How do we find or make the time for God?
Too often I let busyness distract me or allow my to-do list and calendar to control my day. This sounds horrible, but I find there are times I am just too preoccupied with things of the world and not of God. After many of you completed the survey here last fall, I realized I wasn’t alone with this struggle.
Charles E. Hummel observed, “We realize our dilemma goes deeper than shortage of time; it is basically a problem of priorities. We confess: We have left undone those things that ought to have done; and we have done those things which we ought not to have done.” Or, as a cotton mill manager once told him, “Your greatest danger is letting the urgent things crowd out the important.”
I think it is ironic that we find that we have little time in our lives for the One who created and gave us our time. Many of us want to take some time out for God, but somehow we never quite get there.
So how do we spend more time with God?
I’ve been pondering this at the start of this New Year so will share some of my thoughts today with you:
1. Converse and commit – I am talking and listening with God about this dilemma. I have confessed my failure with spending more time with him and told him about my deep yearning to be with him more. I have asked for this blessing.
2. Choices – I can choose ways to make more time with God. I can get up earlier or stay up later. I can analyze how I spend time to find more pockets available for him. What are my time-wasters? Do I spend more time on the Internet than with God?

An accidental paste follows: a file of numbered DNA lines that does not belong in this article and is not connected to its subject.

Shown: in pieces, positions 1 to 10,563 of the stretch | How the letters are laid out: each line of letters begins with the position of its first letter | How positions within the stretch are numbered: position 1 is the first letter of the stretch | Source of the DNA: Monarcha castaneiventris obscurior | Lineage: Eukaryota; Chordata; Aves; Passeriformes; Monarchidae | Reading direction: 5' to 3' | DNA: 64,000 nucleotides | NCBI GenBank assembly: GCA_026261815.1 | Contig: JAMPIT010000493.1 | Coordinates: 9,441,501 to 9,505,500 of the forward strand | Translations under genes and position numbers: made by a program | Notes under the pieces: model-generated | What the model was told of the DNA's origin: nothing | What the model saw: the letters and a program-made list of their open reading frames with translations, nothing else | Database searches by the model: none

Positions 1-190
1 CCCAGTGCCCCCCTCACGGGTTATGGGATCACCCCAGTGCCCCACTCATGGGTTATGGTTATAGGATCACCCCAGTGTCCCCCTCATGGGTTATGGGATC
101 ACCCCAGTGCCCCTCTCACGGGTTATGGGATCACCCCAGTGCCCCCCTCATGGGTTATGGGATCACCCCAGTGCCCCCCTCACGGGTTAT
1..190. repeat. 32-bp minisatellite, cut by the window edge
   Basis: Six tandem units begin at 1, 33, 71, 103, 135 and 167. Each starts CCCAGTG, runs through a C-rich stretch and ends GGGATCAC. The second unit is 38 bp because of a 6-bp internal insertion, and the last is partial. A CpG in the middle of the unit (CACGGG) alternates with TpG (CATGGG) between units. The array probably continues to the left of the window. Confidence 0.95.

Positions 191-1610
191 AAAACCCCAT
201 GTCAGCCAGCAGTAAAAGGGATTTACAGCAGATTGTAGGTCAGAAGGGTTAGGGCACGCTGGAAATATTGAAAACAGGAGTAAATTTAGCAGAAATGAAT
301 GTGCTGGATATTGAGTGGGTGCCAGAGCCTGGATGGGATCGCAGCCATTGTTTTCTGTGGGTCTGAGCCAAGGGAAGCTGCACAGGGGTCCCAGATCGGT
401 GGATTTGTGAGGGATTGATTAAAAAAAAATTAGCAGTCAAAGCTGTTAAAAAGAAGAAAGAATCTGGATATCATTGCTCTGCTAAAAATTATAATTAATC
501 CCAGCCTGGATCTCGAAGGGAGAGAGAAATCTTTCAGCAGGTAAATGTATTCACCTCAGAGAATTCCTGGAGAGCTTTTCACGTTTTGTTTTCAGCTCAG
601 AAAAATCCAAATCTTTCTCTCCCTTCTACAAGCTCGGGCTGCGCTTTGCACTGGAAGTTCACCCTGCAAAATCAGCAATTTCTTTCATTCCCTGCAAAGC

There are seasons to life. When I had to get up early to get to work or help kids get ready for school, mornings were not a good time for me. Back then, Sunday afternoons became a haven of silence, prayer and journaling. Now mornings do work best when I have my priorities in order. God first.
3. Crush my excuses – I find myself full of excuses and reasons to postpone my date with the Divine. Hogwash. This perhaps has been my major lesson so far in 2014. Slowly I am becoming more aware that many of my reasons for skipping my time with him are just excuses. Name them for what they are, then ditch the excuses.
4. Create a space and chart my course – I have an office now with a great chair for Bible reading and prayer. What I lack is a good side table for place my Bible and journal on. I am in the hunt for a small one with a couple of shelf, just right for the area. I then chart my course by having my daily devotional nearby and a pen for my underlining a key verse and recording a quote or a thought in my journal. I am looking now for an additional devotional to use during Lent.
5. Capture moments during the day and chat with him – God shouldn’t be pigeonholed into only one small segment of my day. He is with me all the time and peeks into my day in many ways and moments. I am paying attention to those God nudges, asking him to help me see him more in the wonder of the minutes and seconds and chatting with him throughout each day.